Keyword
copper, runoff studies, atmospheric corrosion, chloride deposition, marine environment
National Category
Other Materials Engineering
Identifiers
urn:nbn:se:kth:diva-5994 (URN)10.1016/j.corsci.2006.04.004 (DOI)000242766300031 ()2-s2.0-33750620932 (Scopus ID)
Note
QC 20100906. Uppdaterad från In press till Published (20100906)Available from: 2006-06-14 Created: 2006-06-14 Last updated: 2017-12-14Bibliographically approved
2. Corrosion-induced zinc runoff from construction materials in a marine environment
Open this publication in new window or tab >>Corrosion-induced zinc runoff from construction materials in a marine environment
2007 (English)In: Journal of the Electrochemical Society, ISSN 0013-4651, E-ISSN 1945-7111, Vol. 154, no 2, C120-C131 p.Article in journal (Refereed) Published
Abstract [en]

Zinc runoff rates from 11 zinc-based construction materials with and without surface treatments or coatings are presented and discussed in terms of patina formation, seawater deposition, wetting conditions, and changes in corrosion resistance. As opposed to earlier reports, current runoff rates have been assessed in a marine test site (Brest, France) rather than in mainly urban sites. High surface wetting conditions and concomitant removal of deposited chloride and sulfate species are proposed to cause the unexpectedly low zinc runoff rates observed in the marine site, despite a high ISO corrosivity classification for zinc. The average runoff rate for hot dipped galvanized steel after 1 year is 2.9 g m(-2) year(-1) and 100 times lower when coated with two organic layers (150 mu m). Organic coatings of varying thickness (1-150 mu m) result in improved barrier properties and reduced runoff rates that seem highly dependent on thickness. Aluminum alloying also results in reduced zinc runoff rates caused by surface areas enriched in aluminum.

Keyword
Alloying, Aluminum, Building materials, Corrosion, Corrosion resistance, Organic coatings, Seawater corrosion, Surface treatment, Wetting, Zinc
National Category
Other Materials Engineering
Identifiers
urn:nbn:se:kth:diva-5995 (URN)10.1149/1.2403078 (DOI)000243380200047 ()2-s2.0-33846204795 (Scopus ID)
Note
QC 20100907. Uppdaterad från Submitted till Published (20100907)Available from: 2006-06-14 Created: 2006-06-14 Last updated: 2017-12-14Bibliographically approved
3. Release and chemical speciation of copper from anti-fouling paints with different active copper compounds in artificial seawater
Open this publication in new window or tab >>Release and chemical speciation of copper from anti-fouling paints with different active copper compounds in artificial seawater
2007 (English)In: Materials and corrosion - Werkstoffe und Korrosion, ISSN 0947-5117, E-ISSN 1521-4176, Vol. 58, no 3, 165-172 p.Article in journal (Refereed) Published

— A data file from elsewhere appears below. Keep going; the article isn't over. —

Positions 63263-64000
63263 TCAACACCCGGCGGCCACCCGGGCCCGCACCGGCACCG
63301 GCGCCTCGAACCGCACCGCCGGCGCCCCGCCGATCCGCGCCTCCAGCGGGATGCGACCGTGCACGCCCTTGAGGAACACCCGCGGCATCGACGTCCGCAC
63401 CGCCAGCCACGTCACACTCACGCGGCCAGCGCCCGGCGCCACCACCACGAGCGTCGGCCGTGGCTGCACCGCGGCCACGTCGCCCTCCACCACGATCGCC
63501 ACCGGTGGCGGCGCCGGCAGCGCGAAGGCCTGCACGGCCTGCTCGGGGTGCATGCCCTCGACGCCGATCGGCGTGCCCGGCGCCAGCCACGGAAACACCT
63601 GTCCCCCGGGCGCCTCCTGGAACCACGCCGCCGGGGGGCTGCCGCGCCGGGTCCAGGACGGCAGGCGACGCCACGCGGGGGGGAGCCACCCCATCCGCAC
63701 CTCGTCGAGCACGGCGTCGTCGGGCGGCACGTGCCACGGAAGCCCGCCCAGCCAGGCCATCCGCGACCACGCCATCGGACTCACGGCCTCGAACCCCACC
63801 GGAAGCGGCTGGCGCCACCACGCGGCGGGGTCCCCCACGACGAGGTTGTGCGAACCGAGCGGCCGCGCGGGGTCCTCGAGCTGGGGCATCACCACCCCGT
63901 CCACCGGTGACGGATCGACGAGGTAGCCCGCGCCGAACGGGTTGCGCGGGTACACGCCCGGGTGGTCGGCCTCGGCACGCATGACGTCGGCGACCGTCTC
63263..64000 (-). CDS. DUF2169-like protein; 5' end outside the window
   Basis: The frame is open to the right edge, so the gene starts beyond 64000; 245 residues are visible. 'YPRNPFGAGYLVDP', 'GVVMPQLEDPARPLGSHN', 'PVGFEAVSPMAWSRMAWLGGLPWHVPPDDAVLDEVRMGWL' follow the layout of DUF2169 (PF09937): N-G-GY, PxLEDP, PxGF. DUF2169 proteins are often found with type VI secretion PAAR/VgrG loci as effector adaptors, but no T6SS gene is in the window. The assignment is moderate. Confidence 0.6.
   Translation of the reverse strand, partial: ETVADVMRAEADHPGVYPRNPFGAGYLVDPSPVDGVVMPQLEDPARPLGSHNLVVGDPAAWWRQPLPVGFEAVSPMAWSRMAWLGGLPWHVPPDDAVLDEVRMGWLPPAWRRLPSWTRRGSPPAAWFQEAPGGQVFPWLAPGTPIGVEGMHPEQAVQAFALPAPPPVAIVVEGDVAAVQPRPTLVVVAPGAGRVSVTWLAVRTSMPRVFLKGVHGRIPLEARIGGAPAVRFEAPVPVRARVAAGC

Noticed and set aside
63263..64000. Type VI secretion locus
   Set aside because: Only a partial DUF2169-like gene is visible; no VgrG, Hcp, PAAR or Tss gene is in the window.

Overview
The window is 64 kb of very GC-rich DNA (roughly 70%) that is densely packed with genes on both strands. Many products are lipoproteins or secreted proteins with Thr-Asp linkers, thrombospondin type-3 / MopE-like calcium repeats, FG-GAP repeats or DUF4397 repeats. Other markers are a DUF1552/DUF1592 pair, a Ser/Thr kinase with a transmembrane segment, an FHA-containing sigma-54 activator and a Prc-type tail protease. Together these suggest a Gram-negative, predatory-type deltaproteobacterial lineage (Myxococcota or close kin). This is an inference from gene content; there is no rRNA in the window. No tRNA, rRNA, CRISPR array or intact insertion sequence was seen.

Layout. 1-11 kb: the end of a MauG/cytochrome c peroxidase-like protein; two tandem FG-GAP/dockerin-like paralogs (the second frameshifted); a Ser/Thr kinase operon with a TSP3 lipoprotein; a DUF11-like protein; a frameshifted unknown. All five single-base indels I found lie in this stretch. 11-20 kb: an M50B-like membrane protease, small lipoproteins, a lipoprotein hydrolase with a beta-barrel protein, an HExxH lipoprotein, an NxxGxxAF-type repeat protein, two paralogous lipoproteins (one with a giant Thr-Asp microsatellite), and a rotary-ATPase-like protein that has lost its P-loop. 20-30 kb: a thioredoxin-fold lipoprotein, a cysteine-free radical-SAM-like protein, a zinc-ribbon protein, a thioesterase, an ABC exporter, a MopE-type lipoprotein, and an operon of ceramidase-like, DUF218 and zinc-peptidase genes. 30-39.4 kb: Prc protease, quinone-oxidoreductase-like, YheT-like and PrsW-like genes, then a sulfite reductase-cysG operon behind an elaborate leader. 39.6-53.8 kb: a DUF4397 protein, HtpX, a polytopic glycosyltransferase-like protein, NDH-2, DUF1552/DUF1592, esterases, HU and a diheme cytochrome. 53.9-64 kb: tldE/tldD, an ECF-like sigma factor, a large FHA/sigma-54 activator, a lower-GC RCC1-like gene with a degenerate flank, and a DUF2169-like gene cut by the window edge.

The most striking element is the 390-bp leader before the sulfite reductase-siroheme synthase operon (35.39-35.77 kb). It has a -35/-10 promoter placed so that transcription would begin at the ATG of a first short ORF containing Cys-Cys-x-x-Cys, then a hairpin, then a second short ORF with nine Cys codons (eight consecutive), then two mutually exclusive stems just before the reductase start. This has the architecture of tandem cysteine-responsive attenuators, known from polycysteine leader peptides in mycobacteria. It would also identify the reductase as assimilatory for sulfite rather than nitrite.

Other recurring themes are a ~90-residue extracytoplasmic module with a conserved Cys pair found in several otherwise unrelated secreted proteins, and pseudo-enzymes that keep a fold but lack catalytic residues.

Abstract [en]

Release rates of total copper in artificial seawater (without organic matter) from anti-fouling paints of different active copper compounds range from 0.5 to 75 μg cm-2 day-1. Approximately 80% of the released total copper was determined to be electrochemically active (labile fraction) for all paints investigated. The remaining fraction is more strongly bonded non-bioavailable copper complexes with species released from the paints. Model calculations, using MinteqA2, predicted only a small portion (≈6%) of the total copper released as free cupric ions (Cu(H2O) 62+), the most bioavailable form of copper. Similar results were obtained with bioassay testing using bacteria and yeast on released copper from massive copper sheet exposed at identical conditions. The large difference between the total and the bioavailable copper fraction emphasizes the importance of generating chemical speciation data for accurate decisions of potential adverse effects of copper release from antifouling paints. The observed release of other metals and organic substances from the paint matrix, implies the importance to assess an integrated response from released species from paints of antifouling, and not only from single ingredients.

Keyword
Antifouling paint, Biological materials, Chemical speciation, Copper compounds, Electrochemistry, Seawater
National Category
Materials Engineering
Identifiers
urn:nbn:se:kth:diva-5996 (URN)10.1002/maco.200604002 (DOI)000245700500001 ()2-s2.0-34547152794 (Scopus ID)
Note
QC 20100928. Uppdaterad från Submitted till Published (20100928).Available from: 2006-06-14 Created: 2006-06-14 Last updated: 2017-12-14Bibliographically approved